2. The Ravens will not be able to stop tight end Rob Gronkowski from making big plays, but Lardarius Webb will hold wide receiver Wes Welker in check. Analysts and fans have spent the better part of the week trying to figure out how the Baltimore defense will account for the 6-foot-6 Gronkowski. Pagano will call for bracketed coverage as much as possible and likely entrust strong safety Bernard Pollard to hold his own in one-on-one coverage in certain instances. However, it’s clear that few have had any luck against the second-year tight end who caught 90 passes for 1,327 yards and 17 touchdowns in the regular season. In fairness, the Ravens have held their own against tight ends despite questionable pass-coverage ability for their linebackers, but Gronkowski’s combination of size and talent is something they haven’t seen all season. What could be the great equalizer in creating stops against the New England offense is Webb’s coverage against Wes Welker, who caught 122 passes for 1,569 yards this season. The third-year cornerback hasn’t allowed a touchdown pass all season and can play Welker when he lines up on the outside or from the slot since Webb moves inside for the nickel package. Even if the Ravens allow a couple touchdowns to Gronkowski, Webb’s coverage skills should keep Welker from going off against the secondary, which would be a major feather in the hat of the defense.

3. Whichever team fares better on third down will win on Sunday. It’s a simple thought, but the Ravens must limit the possessions of the New England offense has much as possible. To do that, they’ll need positive yardage on first and second down to set up third-and-manageable situations. Baltimore ranked seventh in third-down conversion percentage (42.4 percent) while the New England defense allowed conversions on third down at 43.1 percent of the time, ranking 28th in the NFL. Rice and tight ends Ed Dickson and Dennis Pitta will be critical in moving the chains on third down and keeping the Patriots off the field. On the flip side, the New England offense ranked fifth in third-down efficiency (45.9 percent), but the Ravens were second in the league in third-down defense with opponents converting only 32.1 percent of the time. Of course, the Patriots can score so quickly that third down isn’t even a factor on some drives, but the Ravens will be more meticulous with their opportunities while mixing in an occasional vertical shot against the Patriots’ secondary. An inordinate amount of turnovers one way or the other could always negate the significance of third-down conversions, but the team that can move the chains and force punts will likely raise the Lamar Hunt trophy at the end of the afternoon.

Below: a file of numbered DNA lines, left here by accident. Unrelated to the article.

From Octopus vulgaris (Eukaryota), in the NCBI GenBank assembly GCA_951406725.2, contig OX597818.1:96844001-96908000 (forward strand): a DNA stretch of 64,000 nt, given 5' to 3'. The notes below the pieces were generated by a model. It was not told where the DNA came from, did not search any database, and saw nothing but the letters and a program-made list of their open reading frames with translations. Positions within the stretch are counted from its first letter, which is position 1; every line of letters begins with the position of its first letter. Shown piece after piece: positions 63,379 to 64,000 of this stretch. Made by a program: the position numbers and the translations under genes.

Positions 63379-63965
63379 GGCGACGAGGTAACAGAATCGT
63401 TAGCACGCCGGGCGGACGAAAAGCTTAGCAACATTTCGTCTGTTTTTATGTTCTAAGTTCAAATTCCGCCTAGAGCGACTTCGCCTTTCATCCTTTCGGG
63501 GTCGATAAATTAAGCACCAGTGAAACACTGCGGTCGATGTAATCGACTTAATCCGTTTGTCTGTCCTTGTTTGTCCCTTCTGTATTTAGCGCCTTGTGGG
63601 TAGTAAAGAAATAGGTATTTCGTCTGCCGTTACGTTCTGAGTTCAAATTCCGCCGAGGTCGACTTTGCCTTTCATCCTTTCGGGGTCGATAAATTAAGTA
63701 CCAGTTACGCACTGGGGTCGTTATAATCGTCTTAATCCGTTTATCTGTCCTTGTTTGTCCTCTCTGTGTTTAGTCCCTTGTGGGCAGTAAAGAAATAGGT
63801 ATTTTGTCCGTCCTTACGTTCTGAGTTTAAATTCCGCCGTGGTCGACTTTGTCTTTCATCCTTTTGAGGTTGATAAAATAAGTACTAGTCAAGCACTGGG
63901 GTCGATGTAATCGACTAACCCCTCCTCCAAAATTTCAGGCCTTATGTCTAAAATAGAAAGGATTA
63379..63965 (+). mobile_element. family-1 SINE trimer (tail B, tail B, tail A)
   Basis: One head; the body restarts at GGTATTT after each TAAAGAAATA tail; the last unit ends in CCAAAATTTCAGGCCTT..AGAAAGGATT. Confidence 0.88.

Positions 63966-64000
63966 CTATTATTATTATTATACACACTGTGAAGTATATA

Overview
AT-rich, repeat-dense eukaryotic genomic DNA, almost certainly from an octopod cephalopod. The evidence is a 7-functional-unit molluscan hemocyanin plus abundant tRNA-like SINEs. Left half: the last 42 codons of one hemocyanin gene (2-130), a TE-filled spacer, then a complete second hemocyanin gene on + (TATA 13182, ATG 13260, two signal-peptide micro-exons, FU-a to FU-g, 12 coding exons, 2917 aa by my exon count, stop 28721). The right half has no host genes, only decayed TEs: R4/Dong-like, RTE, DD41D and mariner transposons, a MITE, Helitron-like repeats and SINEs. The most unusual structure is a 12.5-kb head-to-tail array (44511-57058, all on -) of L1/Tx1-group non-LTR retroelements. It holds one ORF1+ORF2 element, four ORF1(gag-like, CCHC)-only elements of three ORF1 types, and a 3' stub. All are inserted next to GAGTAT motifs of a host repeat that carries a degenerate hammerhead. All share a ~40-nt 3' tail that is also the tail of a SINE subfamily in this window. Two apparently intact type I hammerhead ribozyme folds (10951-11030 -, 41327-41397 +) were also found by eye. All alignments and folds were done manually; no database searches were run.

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Friday practice update; details emerging for AFC championship in Foxborough

Posted on 20 January 2012 by Luke Jones

OWINGS MILLS, Md. — Conducting their final workout of the week before departing for Foxborough on Saturday, the Ravens once again had all players present during the portion of practice open to the media.

Safety Ed Reed (left ankle) was the only player listed on Thursday’s injury report as a limited participant. The veteran is expected to play without any limitation against the New England Patriots on Sunday.